MERIDEN — Ryan Ruiz and Ryan Rosario were huddled in front of a standalone dry erase board at Maloney High School Tuesday morning, drawing out formulas used to calculate different expenses.
“So we’re doing math in the short run and long run aspects of business expenses and we’re just working through the mathematical side of this,” Rosario explained.
Ruiz and Rosario, both seniors, were in a study hall preparing for a microeconomics quiz that day, joined by more than a dozen peers, all of whom are enrolled in college level courses.
The room, with its Maloney green tinted walls, is filled with furniture, including high top tables with charging stations, egg shaped chairs and footrests. It more closely resembles a student lounge or center on a college campus than a typical study hall classroom. Educators have dubbed it the “AP Lounge.”
Platt High School now boasts a similar lounge, awash in the school’s blue and gold color scheme, for students taking advanced level classes. The lounges opened in January — the beginning of the second semester. Increase in advanced course offerings
The school district now offers 27 college level courses at both Maloney and Platt. They include Advanced Placement courses, along with other Early College Experience courses offered through the University of Connecticut and other universities.
Enrollment has grown more than fivefold. More than a decade ago, during the 2010-2011 school year, 184 students at Platt and Maloney were enrolled in college level courses. Among those students, 40 qualified for free and reduced price lunch. And even fewer students enrolled in those advanced level courses were Latino or students of color, or were students with disabilities.
During the current school year, 1,099 students now take such classes. The overall demographics of those students more closely resembles the student body as a whole. For example, the majority of students currently taking advanced courses come from low-income families. A third of students taking those courses are Latino. Another 10% are Black.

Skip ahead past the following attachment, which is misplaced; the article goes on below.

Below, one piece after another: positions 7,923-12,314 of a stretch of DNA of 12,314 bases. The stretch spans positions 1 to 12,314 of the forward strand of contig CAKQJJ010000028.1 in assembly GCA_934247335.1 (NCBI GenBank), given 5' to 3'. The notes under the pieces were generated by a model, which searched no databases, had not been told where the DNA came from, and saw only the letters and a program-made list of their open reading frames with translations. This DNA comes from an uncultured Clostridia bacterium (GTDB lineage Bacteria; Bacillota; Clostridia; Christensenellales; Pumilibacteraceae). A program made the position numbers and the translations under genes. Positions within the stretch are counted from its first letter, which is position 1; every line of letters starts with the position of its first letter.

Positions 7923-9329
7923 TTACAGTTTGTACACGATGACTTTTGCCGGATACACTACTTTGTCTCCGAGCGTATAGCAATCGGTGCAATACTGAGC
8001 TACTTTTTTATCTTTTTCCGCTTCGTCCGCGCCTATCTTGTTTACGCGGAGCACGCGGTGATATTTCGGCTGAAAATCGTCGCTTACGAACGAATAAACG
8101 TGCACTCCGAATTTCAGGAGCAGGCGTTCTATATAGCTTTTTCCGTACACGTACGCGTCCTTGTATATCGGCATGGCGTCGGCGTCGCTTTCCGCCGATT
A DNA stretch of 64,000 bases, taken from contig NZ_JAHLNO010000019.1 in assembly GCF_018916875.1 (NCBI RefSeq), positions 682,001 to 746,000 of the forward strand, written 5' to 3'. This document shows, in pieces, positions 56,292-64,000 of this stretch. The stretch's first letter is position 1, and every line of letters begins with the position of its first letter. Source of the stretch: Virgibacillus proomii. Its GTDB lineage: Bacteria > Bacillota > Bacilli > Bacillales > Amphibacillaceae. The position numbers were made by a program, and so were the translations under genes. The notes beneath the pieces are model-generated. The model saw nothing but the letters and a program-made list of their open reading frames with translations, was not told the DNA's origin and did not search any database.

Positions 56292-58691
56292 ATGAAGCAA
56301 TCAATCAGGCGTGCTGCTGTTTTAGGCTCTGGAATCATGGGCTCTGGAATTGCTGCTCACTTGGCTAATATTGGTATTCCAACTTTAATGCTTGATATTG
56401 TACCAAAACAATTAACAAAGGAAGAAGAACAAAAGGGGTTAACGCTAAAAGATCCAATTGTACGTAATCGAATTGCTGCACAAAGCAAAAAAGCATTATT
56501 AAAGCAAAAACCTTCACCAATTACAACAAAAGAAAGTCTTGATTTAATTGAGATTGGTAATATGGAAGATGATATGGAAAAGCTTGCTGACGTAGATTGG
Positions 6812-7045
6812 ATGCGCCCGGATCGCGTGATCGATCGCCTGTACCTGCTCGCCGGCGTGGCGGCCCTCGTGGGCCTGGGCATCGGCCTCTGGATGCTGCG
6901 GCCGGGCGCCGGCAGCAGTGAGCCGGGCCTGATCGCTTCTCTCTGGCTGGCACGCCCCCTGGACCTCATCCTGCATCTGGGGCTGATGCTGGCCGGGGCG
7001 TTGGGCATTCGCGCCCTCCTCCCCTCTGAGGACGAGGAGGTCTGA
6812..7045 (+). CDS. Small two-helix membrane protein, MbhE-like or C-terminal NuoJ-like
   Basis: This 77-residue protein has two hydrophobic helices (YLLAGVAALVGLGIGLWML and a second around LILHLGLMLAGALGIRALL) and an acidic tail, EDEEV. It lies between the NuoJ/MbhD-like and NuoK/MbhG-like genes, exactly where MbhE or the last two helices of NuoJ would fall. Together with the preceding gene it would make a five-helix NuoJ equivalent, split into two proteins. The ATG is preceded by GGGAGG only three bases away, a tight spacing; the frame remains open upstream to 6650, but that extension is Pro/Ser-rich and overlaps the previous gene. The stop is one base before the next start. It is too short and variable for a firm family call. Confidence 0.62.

Maloney Assistant Principal James Flynn said expanding enrollment in college and career courses is intentional.
“All the research shows when students have access to one AP class, regardless of what they get on their exam, they’re more likely to finish their first year of college and go back for their second year,” he said.
How students are referred to advanced courses has shifted. Enrollment is no longer based on whether students are recommended. It’s based on students’ interest, Flynn explained.
In addition to the lounge, students have other supports, including after-school academies, summer AP boot camps and online tutoring outside of the school day, Flynn said.
School Superintendent Mark Benigni said as enrollment in advanced courses continues to grow, so does the need to support students.
The lounges represent one way of carving out that support.
“So for these students, rather than being in a traditional study hall in a larger environment, let’s create a study hall specifically for them — so they can be with other peers taking high level courses,” Benigni said.
And that study hall would have a dedicated staff member tasked with maintaining a supportive environment. College-like
“Obviously we can't recreate a full student center but we can create a space that will get them used to being in a college setting,” Benigni said. “We wanted them to be relaxed and comfortable, but we wanted it to be a spot where students are truly committed and focused on their learning, felt comfortable and had support.”
The lounges at Maloney and Platt have similar furniture and layouts.